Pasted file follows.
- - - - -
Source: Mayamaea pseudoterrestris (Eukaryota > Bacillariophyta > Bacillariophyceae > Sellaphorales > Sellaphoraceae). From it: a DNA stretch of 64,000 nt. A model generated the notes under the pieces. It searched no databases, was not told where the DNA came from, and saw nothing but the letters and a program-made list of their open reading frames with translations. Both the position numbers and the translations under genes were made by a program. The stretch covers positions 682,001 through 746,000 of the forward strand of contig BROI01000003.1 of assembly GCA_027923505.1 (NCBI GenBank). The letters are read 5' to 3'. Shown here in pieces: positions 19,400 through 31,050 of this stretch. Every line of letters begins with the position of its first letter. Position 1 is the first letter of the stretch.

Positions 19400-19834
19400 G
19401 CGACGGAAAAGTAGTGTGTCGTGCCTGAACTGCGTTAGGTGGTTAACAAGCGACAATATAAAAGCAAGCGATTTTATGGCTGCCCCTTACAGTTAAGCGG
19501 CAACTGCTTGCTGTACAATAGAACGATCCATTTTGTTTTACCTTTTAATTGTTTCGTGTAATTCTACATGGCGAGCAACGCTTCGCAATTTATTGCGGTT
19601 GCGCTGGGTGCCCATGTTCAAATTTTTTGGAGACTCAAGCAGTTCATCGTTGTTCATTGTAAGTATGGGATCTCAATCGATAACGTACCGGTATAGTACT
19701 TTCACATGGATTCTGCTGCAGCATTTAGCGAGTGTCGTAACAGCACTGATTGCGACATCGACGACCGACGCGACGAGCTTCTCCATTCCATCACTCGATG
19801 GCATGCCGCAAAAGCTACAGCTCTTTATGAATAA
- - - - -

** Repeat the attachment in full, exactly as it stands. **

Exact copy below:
Source: Mayamaea pseudoterrestris (Eukaryota > Bacillariophyta > Bacillariophyceae > Sellaphorales > Sellaphoraceae). From it: a DNA stretch of 64,000 nt. A model generated the notes under the pieces. It searched no databases, was not told where the DNA came from, and saw nothing but the letters and a program-made list of their open reading frames with translations. Both the position numbers and the translations under genes were made by a program. The stretch covers positions 682,001 through 746,000 of the forward strand of contig BROI01000003.1 of assembly GCA_027923505.1 (NCBI GenBank). The letters are read 5' to 3'. Shown here in pieces: positions 19,400 through 31,050 of this stretch. Every line of letters begins with the position of its first letter. Position 1 is the first letter of the stretch.

Positions 19400-19834
19400 G
19401 CGACGGAAAAGTAGTGTGTCGTGCCTGAACTGCGTTAGGTGGTTAACAAGCGACAATATAAAAGCAAGCGATTTTATGGCTGCCCCTTACAGTTAAGCGG
19501 CAACTGCTTGCTGTACAATAGAACGATCCATTTTGTTTTACCTTTTAATTGTTTCGTGTAATTCTACATGGCGAGCAACGCTTCGCAATTTATTGCGGTT
19601 GCGCTGGGTGCCCATGTTCAAATTTTTTGGAGACTCAAGCAGTTCATCGTTGTTCATTGTAAGTATGGGATCTCAATCGATAACGTACCGGTATAGTACT
19701 TTCACATGGATTCTGCTGCAGCATTTAGCGAGTGTCGTAACAGCACTGATTGCGACATCGACGACCGACGCGACGAGCTTCTCCATTCCATCACTCGATG
19801 GCATGCCGCAAAAGCTACAGCTCTTTATGAATAA